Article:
The calamitous era of the Thirty Years' War and the subsequent Wars of Succession had left the monastery complex in a ruinous state. Abbot Franziskus Müntzer, who was in office from 1727 to 1751, wanted the monastery to flourish in new, baroque splendour. Numerous sandstone coats of arms and inscribed stones reflect his brisk construction activity. He was also the one who commissioned the Swiss engraver Franz Xaver Schönbächler to draw up the maps of the monastery grounds that have come down to us.
However, a large part of the work was carried out at the expense of local people, who were expected to contribute their labour. A general sense of dissatisfaction grew. The abbot was not popular. Disputes about grazing rights and logging in the monastery forest went unresolved. After the insults came the fights. And in 1741, there was open revolt.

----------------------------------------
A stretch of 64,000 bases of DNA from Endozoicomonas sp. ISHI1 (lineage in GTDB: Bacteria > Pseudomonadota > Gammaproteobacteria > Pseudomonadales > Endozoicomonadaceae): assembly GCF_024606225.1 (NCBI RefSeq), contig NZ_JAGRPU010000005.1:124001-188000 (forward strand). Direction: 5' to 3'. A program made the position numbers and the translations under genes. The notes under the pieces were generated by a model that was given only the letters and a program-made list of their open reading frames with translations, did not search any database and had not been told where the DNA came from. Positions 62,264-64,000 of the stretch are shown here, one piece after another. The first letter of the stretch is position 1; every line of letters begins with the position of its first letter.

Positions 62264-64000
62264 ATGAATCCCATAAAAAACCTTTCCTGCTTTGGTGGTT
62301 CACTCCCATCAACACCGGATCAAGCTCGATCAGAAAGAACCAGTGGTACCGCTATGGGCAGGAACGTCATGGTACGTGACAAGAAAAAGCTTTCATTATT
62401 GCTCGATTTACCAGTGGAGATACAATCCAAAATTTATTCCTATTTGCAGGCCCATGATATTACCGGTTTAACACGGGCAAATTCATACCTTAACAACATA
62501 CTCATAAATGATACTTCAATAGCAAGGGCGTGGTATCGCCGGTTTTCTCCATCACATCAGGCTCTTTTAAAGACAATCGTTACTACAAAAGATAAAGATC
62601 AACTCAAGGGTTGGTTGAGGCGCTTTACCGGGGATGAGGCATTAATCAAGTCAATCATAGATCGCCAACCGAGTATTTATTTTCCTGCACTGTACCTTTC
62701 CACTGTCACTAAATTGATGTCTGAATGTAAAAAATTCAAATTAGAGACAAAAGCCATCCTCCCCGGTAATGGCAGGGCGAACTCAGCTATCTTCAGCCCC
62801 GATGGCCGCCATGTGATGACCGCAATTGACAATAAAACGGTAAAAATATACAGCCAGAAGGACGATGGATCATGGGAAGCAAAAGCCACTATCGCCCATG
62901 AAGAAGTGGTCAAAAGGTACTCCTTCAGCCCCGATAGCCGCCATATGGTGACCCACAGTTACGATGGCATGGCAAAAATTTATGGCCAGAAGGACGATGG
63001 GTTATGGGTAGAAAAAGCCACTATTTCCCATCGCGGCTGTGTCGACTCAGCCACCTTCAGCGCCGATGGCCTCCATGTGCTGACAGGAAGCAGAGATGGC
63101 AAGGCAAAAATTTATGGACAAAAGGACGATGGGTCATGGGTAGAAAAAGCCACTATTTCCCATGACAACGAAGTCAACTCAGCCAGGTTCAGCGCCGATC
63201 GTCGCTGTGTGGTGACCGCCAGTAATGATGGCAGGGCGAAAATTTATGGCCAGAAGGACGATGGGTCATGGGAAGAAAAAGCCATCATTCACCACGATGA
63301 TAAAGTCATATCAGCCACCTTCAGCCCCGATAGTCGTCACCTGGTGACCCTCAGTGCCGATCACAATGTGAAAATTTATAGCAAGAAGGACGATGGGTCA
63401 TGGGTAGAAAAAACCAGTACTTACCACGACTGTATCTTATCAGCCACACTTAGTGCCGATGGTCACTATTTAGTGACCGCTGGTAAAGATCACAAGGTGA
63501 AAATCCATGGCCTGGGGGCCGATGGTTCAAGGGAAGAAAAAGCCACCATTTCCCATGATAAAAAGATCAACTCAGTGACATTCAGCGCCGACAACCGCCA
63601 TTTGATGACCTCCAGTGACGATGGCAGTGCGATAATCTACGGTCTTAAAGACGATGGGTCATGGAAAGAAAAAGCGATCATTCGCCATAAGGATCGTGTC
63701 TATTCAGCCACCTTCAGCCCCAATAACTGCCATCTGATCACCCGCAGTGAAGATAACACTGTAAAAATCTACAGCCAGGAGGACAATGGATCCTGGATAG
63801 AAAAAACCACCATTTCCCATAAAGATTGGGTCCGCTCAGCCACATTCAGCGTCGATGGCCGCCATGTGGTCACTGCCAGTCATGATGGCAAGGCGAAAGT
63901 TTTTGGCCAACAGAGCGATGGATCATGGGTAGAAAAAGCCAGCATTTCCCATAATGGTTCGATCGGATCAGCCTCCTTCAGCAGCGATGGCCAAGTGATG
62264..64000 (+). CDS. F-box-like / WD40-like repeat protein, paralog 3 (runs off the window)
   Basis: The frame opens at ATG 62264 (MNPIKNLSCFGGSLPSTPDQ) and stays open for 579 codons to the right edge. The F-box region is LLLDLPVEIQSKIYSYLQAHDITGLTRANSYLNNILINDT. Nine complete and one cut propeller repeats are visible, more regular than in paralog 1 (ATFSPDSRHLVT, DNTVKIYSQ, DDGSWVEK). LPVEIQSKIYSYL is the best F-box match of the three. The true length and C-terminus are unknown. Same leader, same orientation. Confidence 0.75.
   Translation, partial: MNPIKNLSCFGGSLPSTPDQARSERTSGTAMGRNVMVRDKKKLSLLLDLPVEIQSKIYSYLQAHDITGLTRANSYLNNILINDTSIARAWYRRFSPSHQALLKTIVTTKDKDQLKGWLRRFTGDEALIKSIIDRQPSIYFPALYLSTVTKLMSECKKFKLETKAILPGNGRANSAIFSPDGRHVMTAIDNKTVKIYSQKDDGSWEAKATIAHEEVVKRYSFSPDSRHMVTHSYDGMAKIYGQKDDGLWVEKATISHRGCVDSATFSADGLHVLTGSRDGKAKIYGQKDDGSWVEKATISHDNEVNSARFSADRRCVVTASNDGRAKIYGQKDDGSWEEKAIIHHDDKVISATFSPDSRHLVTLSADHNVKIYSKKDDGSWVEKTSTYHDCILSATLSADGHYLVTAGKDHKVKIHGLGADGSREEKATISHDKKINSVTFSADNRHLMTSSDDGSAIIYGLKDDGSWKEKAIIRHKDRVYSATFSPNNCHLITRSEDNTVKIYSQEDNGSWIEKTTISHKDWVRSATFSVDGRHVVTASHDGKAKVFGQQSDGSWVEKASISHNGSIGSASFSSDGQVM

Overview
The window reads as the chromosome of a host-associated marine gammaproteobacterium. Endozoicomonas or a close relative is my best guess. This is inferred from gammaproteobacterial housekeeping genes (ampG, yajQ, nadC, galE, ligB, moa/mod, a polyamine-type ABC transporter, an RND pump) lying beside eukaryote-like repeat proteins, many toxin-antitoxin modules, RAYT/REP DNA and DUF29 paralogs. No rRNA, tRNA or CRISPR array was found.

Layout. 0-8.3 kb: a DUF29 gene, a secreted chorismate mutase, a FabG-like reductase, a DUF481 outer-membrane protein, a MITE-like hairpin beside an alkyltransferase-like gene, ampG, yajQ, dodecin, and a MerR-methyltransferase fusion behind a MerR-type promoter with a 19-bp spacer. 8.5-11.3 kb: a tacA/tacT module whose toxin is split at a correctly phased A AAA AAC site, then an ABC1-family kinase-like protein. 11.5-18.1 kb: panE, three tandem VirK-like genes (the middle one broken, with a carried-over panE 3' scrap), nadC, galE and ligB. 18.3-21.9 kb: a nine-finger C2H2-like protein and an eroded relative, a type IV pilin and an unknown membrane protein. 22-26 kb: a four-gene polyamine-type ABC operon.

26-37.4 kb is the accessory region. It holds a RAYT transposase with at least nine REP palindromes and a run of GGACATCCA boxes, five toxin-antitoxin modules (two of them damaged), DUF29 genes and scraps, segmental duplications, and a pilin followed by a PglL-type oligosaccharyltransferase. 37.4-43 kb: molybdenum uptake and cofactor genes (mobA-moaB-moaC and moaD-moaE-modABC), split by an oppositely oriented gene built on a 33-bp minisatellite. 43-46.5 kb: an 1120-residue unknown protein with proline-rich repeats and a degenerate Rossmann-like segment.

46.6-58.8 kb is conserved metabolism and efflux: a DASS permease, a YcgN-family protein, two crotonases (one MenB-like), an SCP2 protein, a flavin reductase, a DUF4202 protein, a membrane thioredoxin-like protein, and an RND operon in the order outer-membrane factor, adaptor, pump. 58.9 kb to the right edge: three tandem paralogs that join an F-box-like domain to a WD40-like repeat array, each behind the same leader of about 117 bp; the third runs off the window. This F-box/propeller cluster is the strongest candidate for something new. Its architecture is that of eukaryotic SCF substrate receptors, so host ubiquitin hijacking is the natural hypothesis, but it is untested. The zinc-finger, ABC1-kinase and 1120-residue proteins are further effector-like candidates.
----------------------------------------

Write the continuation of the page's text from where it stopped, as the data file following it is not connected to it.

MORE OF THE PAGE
The abbot no longer felt safe in his own abbey and demanded support from the government of Further Austria. A contingent of 100 hussars was dispatched to Schuttern. The farmers were outmatched by this superior force, and the revolt was suppressed in 1743.
In the Age of Enlightenment, ordinary people throughout Europe grew more discontented – a development that came to a head in the French Revolution from 1789 onwards.
All depictions: © Historischer Verein Schuttern 603 e.V. / Gemeinde Friesenheim